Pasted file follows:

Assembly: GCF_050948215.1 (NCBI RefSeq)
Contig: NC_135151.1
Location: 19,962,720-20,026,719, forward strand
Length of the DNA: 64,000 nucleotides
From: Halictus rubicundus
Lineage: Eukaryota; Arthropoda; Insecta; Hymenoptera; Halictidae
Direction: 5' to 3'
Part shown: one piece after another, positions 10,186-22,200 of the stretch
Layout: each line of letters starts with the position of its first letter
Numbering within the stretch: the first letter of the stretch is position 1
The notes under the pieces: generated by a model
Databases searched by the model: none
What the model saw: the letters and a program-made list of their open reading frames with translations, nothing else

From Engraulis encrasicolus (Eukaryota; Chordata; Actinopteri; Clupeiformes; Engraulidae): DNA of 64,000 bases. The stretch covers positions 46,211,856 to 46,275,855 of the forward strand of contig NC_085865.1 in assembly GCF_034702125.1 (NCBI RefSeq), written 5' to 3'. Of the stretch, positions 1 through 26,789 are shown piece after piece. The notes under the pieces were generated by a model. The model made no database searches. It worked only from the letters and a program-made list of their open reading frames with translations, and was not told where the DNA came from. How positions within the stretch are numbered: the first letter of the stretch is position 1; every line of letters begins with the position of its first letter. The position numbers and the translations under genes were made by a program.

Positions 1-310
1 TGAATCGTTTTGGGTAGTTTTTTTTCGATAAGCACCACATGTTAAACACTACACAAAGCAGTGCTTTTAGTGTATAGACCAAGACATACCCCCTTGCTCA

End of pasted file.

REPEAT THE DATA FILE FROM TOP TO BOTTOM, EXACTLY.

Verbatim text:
Assembly: GCF_050948215.1 (NCBI RefSeq)
Contig: NC_135151.1
Location: 19,962,720-20,026,719, forward strand
Length of the DNA: 64,000 nucleotides
From: Halictus rubicundus
Lineage: Eukaryota; Arthropoda; Insecta; Hymenoptera; Halictidae
Direction: 5' to 3'
Part shown: one piece after another, positions 10,186-22,200 of the stretch
Layout: each line of letters starts with the position of its first letter
Numbering within the stretch: the first letter of the stretch is position 1
The notes under the pieces: generated by a model
Databases searched by the model: none
What the model saw: the letters and a program-made list of their open reading frames with translations, nothing else

From Engraulis encrasicolus (Eukaryota; Chordata; Actinopteri; Clupeiformes; Engraulidae): DNA of 64,000 bases. The stretch covers positions 46,211,856 to 46,275,855 of the forward strand of contig NC_085865.1 in assembly GCF_034702125.1 (NCBI RefSeq), written 5' to 3'. Of the stretch, positions 1 through 26,789 are shown piece after piece. The notes under the pieces were generated by a model. The model made no database searches. It worked only from the letters and a program-made list of their open reading frames with translations, and was not told where the DNA came from. How positions within the stretch are numbered: the first letter of the stretch is position 1; every line of letters begins with the position of its first letter. The position numbers and the translations under genes were made by a program.

Positions 1-310
1 TGAATCGTTTTGGGTAGTTTTTTTTCGATAAGCACCACATGTTAAACACTACACAAAGCAGTGCTTTTAGTGTATAGACCAAGACATACCCCCTTGCTCA